From the "Father of our Country," George Washington, to the mafia-connected political bosses of the prohibition era, to today's politicians funded by "soft money", big money has often had an important influence on United States elections.

Here are a few examples of vote-buying in America:

In 1757, George Washington ran for a seat in the Virginia House of Burgesses. For this election he purchased more than a quart and a half of alcoholic beverages for each of the 391 voters in his district.

A candidate in the 1838 New York mayoral election paid $22 per uncommitted vote.
In 1907, Congress passed legislation to prohibit corporations from making direct campaign contributions for federal candidates. Unions were banned from making the same types of contributions in 1947. By the late 1960's and early 1970's candidates began ignoring these laws by accepting large donations. Insurance executive Clement Stone gave $2.8 million to Richard Nixon's 1968 election campaign. The Milk Producers Association gave $2 million for Nixon's re-election campaign in 1972. (Nixon subsequently supported an increase in milk price subsidies.) Although these instances are examples of big corporations purchasing influence with candidates as opposed to purchasing influence with voters, it is significant that the donations were made to Nixon's campaign. This money was then used to pay for advertising, and other expenses. It is media advertising that now influences the voter.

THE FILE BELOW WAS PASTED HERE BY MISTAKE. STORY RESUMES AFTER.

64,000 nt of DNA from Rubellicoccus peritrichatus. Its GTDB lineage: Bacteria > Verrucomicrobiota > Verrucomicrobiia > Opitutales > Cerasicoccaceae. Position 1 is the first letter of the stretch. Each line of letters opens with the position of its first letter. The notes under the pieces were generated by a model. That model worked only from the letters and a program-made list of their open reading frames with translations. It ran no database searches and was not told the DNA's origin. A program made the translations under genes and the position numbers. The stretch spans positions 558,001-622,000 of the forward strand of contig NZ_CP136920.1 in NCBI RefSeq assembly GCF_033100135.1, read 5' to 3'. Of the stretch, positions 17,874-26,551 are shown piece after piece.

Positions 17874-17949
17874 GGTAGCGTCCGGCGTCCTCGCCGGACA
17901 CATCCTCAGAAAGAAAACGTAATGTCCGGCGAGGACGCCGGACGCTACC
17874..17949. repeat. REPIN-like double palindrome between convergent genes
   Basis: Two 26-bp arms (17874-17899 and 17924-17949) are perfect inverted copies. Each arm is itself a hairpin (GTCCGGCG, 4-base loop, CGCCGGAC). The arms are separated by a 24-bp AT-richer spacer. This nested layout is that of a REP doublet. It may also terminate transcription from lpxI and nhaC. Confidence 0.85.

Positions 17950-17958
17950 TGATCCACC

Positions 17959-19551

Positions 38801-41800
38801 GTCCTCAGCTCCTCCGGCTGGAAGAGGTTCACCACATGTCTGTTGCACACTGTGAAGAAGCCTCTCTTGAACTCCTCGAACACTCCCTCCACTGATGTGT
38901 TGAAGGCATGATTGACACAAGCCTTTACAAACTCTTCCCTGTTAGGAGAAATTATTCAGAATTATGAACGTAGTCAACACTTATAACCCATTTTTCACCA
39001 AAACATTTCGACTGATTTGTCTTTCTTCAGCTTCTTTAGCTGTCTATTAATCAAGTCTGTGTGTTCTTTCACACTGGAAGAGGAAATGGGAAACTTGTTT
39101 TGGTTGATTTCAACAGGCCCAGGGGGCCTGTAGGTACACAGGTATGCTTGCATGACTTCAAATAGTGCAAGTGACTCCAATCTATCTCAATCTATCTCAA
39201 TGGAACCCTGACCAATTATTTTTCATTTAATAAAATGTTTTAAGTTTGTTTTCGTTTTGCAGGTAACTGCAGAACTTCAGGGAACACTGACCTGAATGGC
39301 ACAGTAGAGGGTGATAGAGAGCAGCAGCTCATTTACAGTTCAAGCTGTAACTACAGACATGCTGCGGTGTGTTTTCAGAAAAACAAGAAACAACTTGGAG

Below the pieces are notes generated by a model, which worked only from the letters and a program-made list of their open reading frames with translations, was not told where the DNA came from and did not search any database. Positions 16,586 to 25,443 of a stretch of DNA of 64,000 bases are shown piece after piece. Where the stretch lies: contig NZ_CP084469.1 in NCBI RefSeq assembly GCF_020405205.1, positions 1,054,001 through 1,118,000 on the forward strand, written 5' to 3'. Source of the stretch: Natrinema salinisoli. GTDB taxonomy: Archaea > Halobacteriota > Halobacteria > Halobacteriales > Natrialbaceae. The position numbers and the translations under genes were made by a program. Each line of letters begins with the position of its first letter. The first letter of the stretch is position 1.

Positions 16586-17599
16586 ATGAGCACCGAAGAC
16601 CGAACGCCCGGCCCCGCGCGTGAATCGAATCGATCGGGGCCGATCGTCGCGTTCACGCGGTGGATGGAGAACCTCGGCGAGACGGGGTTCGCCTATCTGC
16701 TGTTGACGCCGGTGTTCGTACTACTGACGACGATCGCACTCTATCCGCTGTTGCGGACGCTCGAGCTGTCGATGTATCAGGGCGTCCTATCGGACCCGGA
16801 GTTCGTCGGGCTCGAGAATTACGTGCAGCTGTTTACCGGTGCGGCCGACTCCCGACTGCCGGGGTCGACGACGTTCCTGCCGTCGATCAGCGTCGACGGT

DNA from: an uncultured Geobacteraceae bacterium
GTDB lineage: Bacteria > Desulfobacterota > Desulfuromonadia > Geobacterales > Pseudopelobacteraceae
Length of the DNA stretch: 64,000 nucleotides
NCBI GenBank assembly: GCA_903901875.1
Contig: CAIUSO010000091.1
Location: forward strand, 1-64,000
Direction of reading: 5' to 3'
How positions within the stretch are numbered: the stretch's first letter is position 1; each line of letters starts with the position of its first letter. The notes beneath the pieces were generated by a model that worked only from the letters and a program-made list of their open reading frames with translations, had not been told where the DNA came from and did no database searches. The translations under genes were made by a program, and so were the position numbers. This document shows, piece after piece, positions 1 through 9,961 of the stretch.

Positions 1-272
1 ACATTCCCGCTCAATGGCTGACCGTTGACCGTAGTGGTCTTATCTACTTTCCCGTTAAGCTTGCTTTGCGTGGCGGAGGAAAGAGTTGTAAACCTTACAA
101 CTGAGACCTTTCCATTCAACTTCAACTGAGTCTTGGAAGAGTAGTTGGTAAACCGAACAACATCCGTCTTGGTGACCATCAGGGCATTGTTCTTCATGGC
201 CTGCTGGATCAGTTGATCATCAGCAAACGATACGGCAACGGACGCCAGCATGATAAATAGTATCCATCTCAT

Paul Allen (co-founder of Microsoft) purchased the Seattle Seahawks in 1997. He then called for a referendum to ask for $300 million in state money to build a new stadium. Instead of obtaining the thousands of required signatures necessary to put an issue on the ballot, he simply paid for the costs of the election. He then spends over $4 million in advertising to convince the people of Washington to vote for the new stadium. The result: The Football/Soccer stadium is expected to be finished in 2002.